“It’ll take you there and bring you back for free,” the president of the farmers market said.
The farmers market’s launch of the shuttle bus — which takes a 30-minute, eight-stop loop around Ward 8 — got off to a rocky start. The seats in the air-conditioned bus remained empty most of the day.
Organizers had some early setbacks. A shipment of signs advertising the bus didn’t arrive on time. But Gloster blamed himself, too, for not publicizing the bus’s first day more.
Still, he remained optimistic. For much of the day, he used the bus as a way to inform people about the market. He darted in and out at each stop, touting the market and the bus service to inquisitive and uninterested people alike.
“This is like a dry run,” Gloster said lightheartedly.
The Ward 8 farmers market is open for business every Saturday from 9 a.m. until 2 p.m., with 10 vendors selling tomatoes and other standard produce, such as cherries, blueberries and lettuce. One vendor sells sweet potato cookies.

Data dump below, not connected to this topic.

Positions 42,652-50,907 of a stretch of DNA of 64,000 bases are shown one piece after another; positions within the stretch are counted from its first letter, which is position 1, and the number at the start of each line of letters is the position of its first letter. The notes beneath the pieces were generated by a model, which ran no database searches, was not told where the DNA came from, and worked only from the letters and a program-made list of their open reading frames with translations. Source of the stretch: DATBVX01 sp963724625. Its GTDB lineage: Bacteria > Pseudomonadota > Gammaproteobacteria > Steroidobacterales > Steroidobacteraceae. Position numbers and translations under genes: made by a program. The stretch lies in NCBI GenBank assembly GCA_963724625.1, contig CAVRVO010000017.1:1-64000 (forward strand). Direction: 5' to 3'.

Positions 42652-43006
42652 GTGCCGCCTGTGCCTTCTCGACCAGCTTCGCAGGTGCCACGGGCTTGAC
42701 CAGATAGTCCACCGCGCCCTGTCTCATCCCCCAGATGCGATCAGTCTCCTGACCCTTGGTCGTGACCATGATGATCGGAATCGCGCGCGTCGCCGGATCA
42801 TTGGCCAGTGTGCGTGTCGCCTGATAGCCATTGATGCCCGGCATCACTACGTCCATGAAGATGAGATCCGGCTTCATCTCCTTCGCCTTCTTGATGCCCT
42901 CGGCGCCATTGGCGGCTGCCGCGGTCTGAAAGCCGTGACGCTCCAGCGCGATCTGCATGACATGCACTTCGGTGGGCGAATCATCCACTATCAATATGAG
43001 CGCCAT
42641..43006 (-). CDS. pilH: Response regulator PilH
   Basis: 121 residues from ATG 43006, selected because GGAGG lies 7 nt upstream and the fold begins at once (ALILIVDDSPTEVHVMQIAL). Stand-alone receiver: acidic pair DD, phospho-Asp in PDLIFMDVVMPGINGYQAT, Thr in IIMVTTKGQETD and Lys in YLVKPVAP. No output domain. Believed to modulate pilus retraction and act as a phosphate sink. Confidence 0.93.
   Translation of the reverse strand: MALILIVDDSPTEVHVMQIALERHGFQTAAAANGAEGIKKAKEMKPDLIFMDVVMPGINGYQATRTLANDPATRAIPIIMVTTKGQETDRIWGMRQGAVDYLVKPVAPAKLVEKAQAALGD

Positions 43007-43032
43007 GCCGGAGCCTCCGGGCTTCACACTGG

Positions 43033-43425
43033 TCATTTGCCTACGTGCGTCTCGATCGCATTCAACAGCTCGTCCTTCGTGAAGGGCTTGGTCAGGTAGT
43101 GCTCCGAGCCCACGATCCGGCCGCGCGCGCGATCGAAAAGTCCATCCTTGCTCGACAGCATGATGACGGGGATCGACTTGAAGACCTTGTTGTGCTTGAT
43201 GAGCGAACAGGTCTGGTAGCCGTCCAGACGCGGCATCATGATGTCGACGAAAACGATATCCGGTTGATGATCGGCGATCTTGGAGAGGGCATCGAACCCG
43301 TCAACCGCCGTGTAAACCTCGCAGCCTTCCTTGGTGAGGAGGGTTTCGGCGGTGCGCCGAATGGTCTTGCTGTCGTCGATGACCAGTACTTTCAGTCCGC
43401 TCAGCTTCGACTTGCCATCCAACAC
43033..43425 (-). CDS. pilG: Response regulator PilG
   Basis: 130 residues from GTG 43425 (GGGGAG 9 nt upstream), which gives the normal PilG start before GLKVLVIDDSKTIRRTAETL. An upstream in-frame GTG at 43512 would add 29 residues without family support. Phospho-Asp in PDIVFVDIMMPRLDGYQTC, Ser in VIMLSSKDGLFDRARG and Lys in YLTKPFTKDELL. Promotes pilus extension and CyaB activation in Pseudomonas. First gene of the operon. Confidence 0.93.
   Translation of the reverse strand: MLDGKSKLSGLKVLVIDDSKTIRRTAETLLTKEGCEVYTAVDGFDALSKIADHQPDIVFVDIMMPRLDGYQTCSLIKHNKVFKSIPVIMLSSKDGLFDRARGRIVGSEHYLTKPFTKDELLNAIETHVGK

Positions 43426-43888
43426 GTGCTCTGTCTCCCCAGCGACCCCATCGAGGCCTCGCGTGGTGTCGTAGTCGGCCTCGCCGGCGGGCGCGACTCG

In a study conducted by the city a few years ago, Ward 8 had an adult obesity rate of nearly 42 percent and a diabetes rate of about 18 percent. Gloster said the market can help change unhealthy eating habits.
“After a while, you get addicted to eating healthy,” he said.
The market began after Safeway — the ward’s only full-service supermarket at the time — closed down in 1998, making it more difficult for residents to shop for groceries.
Gloster organized the community to start up the farmers market, which began with Gloster and other people running it themselves and selling the produce, he said. It’s since evolved. The 10 vendors sell their goods under blue and white canopies in the parking lot of the Arc on Mississippi Avenue SE, and 200 to 300 people pass through every week.
Gloster said a new market in Ward 8 will open July 9 on the east campus of St. Elizabeths Hospital, and he hopes the shuttle bus will bring people there as well.
For Gloster, the bus is more than just a way to transport people to the farmers market. “If they get off and never come to the market, that’s fine,” he said. “At least they would have explored a different part of the world that they wouldn’t have otherwise explored.”